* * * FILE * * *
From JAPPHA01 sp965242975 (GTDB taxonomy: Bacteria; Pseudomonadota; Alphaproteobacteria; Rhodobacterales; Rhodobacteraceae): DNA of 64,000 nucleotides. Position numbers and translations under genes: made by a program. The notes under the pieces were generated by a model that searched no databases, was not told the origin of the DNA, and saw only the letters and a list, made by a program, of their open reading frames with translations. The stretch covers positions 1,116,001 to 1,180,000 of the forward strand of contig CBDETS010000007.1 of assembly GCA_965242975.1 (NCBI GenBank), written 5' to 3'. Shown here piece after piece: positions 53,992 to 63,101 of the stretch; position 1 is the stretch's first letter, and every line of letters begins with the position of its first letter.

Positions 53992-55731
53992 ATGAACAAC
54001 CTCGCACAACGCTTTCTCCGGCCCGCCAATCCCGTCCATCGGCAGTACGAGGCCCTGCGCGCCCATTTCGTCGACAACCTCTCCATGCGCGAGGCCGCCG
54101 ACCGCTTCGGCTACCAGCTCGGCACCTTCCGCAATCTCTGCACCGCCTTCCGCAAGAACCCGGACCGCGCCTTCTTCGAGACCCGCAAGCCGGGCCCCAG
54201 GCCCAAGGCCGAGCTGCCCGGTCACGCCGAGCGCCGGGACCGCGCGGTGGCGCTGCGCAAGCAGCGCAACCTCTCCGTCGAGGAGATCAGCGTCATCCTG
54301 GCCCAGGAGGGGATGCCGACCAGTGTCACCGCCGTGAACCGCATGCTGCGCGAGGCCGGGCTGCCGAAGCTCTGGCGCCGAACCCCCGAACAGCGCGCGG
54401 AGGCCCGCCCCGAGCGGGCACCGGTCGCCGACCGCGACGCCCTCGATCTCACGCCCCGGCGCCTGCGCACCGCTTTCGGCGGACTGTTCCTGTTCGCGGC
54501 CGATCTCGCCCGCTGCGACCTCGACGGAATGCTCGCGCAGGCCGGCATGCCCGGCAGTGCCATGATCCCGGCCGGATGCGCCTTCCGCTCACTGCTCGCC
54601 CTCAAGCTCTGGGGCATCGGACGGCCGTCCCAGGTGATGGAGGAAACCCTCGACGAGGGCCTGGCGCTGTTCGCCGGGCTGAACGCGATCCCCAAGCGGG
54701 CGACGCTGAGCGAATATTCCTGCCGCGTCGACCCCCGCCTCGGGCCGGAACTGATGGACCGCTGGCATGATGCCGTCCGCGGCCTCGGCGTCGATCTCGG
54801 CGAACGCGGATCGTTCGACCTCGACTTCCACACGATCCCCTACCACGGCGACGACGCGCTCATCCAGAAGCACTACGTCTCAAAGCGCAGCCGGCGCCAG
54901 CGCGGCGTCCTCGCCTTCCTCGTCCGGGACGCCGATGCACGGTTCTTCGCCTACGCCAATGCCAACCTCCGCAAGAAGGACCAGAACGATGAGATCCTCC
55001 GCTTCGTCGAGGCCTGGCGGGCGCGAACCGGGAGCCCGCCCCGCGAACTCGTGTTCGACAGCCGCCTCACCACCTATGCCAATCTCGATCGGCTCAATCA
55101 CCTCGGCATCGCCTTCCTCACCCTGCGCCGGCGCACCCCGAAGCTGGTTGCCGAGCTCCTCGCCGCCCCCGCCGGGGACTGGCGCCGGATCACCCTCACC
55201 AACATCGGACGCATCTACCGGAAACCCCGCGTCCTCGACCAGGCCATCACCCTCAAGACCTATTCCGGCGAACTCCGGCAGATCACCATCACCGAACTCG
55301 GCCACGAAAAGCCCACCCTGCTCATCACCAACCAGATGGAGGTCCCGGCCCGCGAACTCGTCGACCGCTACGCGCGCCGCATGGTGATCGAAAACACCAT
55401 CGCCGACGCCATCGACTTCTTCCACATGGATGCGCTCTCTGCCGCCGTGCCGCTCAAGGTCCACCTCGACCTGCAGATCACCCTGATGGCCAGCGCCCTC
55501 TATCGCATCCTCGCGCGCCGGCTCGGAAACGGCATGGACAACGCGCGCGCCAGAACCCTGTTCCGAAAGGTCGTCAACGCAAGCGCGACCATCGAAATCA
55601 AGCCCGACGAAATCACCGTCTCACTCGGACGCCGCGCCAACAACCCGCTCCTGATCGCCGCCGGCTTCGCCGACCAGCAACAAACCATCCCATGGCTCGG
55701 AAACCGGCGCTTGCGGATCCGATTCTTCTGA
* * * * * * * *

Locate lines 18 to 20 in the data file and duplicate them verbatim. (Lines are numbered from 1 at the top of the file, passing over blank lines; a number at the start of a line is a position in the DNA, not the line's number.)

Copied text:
55401 CGCCGACGCCATCGACTTCTTCCACATGGATGCGCTCTCTGCCGCCGTGCCGCTCAAGGTCCACCTCGACCTGCAGATCACCCTGATGGCCAGCGCCCTC
55501 TATCGCATCCTCGCGCGCCGGCTCGGAAACGGCATGGACAACGCGCGCGCCAGAACCCTGTTCCGAAAGGTCGTCAACGCAAGCGCGACCATCGAAATCA
55601 AGCCCGACGAAATCACCGTCTCACTCGGACGCCGCGCCAACAACCCGCTCCTGATCGCCGCCGGCTTCGCCGACCAGCAACAAACCATCCCATGGCTCGG